As I mentioned in a recent post, the little town of Johnson City is doing some flexing and becoming quite a destination in Texas Wine Country. I have NEVER visited the area of the Hill Country that encompasses the 290 Wine Trail and not visited the town of Fredericksburg. Like never. But that’s exactly what happened on my most recent trip out there. And for context, the Texas Hill Country encompasses a big area – it’s 31,000 square miles! But in this case, I’m generally talking about the 30 mile stretch along Highway 290 between Johnson City, TX and Fredericksburg, TX, which is the heart of the wine region.
Fredericksburg, with all its charm and historic German influence, is what made me initially fall in love with the Texas Hill Country. But as the wine region continues to grow, the area needed additional towns to grow and provide much needed infrastructure to support the increased tourism. During my trip, I was able to stay at Carter Creek Winery Resort & Spa, which provided a great base to explore the Johnson City end of the 290 Wine Trail.
Wedding Oak Wine Train
My latest Texas wine trip actually started with a ride on the Wedding Oak Wine Train!
And I still don’t know how the hell I don’t know this was a thing! At any rate, my wine bestie (MyVinoRules) and I had a blast. It was seriously the perfect way to begin my Texas Hill Country wine adventure.
The ride is on a neat vintage train that takes you from Cedar Park (a suburb of Austin) to Wedding Oak Winery in Burnet. During the ride, you do a wine tasting flight with staff from the winery. They also provide a light snack to go with some of the wines.
What I did not know was that you could also bring your own nibbles for the ride (folks showed up with everything from breakfast tacos to meat and cheese and beyond). Some even had rolling coolers! Note to self and I will absolutely be prepared next time!
The middle part of the trip is a visit to the beautiful Wedding Oak Winery. We had lunch there and enjoyed a bottle of rose.
We also had a little time to walk around the town square and Main St. After a couple hours in town, is was time to board the train and head back. Such a fun time and great for all sorts of people – couples, mother-daughter groups, groups of ladies hanging out.
Sandy Road Vineyards
It is no surprise that I loved the wine at Sandy Road Vineyards. Winemaker Reagan Sivadon is the long time associate winemaker at Ron Yates Wines and Spicewood Vineyards, whose wines I just adore. So I was quite excited to experience this new project from him and his family.
And I can say that it delivered on both the unique setting as well as the delicious, well-crafted wines. They have a couple of tasting options, but I was all in when I saw the treehouse tasting option. I was skeptical about going up into the treehouse, thinking it would be too warm and that I would literally melt all over the place. Dramatic much? But that was not the case at all. We were blessed with a delightful southern breeze (which I’m told is the norm) which made me want to hang out even longer.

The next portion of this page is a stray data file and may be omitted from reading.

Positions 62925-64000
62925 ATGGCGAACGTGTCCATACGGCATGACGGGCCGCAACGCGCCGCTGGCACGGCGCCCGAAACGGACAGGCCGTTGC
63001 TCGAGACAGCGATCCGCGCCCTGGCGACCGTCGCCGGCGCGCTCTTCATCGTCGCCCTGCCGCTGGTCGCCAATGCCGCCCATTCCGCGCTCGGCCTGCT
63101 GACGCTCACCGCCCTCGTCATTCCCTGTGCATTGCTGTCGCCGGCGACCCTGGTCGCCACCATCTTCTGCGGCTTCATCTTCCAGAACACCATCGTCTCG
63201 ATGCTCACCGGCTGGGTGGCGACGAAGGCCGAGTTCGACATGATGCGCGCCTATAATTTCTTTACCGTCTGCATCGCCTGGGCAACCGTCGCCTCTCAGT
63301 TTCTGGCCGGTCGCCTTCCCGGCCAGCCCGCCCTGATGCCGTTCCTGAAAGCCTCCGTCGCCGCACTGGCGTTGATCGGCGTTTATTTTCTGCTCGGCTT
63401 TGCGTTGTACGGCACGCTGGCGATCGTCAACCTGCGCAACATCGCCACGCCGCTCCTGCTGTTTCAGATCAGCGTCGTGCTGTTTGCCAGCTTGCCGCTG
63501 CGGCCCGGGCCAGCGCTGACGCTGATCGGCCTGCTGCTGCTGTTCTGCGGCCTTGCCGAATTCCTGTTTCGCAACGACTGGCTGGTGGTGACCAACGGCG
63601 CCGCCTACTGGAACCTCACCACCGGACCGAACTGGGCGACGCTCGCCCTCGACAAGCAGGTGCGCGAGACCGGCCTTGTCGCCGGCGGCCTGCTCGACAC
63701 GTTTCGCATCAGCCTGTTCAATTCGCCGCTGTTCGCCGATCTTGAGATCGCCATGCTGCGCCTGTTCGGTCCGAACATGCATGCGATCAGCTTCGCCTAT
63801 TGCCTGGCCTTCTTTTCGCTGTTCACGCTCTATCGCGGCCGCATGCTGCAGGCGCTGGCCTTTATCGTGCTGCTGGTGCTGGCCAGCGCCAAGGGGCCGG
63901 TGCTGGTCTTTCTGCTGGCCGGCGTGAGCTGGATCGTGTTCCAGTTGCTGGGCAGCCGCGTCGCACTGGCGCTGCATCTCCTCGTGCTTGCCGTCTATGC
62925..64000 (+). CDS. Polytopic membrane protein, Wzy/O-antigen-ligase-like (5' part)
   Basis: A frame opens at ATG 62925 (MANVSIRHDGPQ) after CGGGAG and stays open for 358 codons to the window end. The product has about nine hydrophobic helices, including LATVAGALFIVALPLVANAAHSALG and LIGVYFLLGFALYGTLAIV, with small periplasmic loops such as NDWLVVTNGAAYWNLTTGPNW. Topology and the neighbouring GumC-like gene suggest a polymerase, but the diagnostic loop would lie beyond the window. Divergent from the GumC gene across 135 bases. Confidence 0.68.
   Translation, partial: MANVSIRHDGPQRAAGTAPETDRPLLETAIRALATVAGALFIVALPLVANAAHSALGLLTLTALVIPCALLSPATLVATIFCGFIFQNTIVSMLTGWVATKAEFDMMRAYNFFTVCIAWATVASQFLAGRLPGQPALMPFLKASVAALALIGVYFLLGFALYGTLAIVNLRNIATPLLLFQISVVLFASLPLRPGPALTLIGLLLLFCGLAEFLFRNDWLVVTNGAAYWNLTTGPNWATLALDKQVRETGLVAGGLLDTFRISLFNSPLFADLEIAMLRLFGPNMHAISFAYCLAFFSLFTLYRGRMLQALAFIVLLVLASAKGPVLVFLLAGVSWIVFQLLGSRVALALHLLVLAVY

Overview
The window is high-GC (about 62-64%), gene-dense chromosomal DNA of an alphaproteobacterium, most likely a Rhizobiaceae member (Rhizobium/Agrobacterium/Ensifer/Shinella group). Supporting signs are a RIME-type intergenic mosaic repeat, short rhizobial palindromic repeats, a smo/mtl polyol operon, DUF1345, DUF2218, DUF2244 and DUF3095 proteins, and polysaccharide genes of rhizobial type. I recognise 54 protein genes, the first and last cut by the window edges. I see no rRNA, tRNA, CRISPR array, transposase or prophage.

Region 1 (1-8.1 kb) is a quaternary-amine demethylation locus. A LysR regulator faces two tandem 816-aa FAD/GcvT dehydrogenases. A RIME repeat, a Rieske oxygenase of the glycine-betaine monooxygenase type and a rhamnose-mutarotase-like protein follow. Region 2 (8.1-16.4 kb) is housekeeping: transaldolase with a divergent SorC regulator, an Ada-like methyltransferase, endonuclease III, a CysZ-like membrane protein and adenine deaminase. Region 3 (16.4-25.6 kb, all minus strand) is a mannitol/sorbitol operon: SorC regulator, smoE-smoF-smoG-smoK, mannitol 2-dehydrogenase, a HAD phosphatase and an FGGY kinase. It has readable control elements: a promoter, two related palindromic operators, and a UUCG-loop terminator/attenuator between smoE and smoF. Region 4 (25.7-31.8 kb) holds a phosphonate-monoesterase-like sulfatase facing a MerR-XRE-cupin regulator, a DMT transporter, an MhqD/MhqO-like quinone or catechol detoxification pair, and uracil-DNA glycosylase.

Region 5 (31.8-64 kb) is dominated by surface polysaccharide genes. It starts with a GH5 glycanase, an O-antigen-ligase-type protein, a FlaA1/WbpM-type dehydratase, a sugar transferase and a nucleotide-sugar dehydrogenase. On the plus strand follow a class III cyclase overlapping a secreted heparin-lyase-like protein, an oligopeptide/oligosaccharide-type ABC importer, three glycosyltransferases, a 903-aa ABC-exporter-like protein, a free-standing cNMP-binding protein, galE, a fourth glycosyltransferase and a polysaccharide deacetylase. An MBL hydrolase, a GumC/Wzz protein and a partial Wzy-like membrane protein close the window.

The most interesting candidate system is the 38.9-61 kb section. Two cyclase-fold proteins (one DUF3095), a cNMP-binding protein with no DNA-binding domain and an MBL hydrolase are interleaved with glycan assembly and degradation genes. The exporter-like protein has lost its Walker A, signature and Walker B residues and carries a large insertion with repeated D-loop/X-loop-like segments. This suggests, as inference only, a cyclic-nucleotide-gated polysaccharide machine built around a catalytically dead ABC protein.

I tasted an Albariño, Sangiovese Rosé, Pet Nat Rosé (90% Grenache & 10% Prieto Picudo), Sangiovese, Mourvèdre, & Tempranillo. Y’all – I so enjoyed this portfolio! And Andrew, who did my tasting, was so knowledgeable and had so many interesting tidbits to share. A great brain to pick for sure.
Fave Wines: If I’m picking favorites (and it’s tough) I’m going with the Pet Nat & Mourvèdre. Tasting: VIP Treehouse Tasting above the vines $30; Seated Pavilion Tasting $20.
Pedernales Cellars has been around long enough that I’m on the verge of considering them OGs now. They are known for their Spanish and Rhône varietals, but they also dabble in Bordeaux and Italian varietals from time to time as well. To be sure, their award-winning Tempranillo (it’s over half of their estate vineyard!) and Viognier (they have the saddles to prove it) are the stars of the show.
But, I have also enjoyed tasting through different things in their portfolio. A recent Chenin Blanc blew me away and I’ve also enjoyed a lovely (and quite unique) Graciano from them. During this trip, I was able to meet with winemaker Joanna Wilczoch and drink a couple of things that’s she’s trying her hand at, including a very exciting sparkling Montepulciano as well as “joven” style Tempranillo.
And while you’re there, you might as well hang out for a while. The estate sits on 145 acres of oak-shaded land, with unparalleled views of the beautiful Pedernales River Valley. It’s hard not to just sit and enjoy the views and a bottle of wine for hours on end.
Fave Wine: “Joven” style Tempranillo (limited release). Tasting: Tasting Bar $25; Weekend Reserve Tasting $40
Slate Theory Winery
Now, I’ll be the first to admit that I was super stoked to see such an impressive and fancy underground cellar in the Hill Country from the folks at Slate Theory Winery. Heck, in the state! But it was even better that the beautiful facade was not just all style – there was some true substance to the wines as well. And I loved that it is a family affair. Four of the owner’s seven kids are involved with the winery.
Fun fact: The owner’s daughter has a doctorate in psychology and when dad decided to get into wine (without much experience) she mused that it “will be just like a demonstration of the blank slate theory as we don’t know anything about wine other than how to drink it.”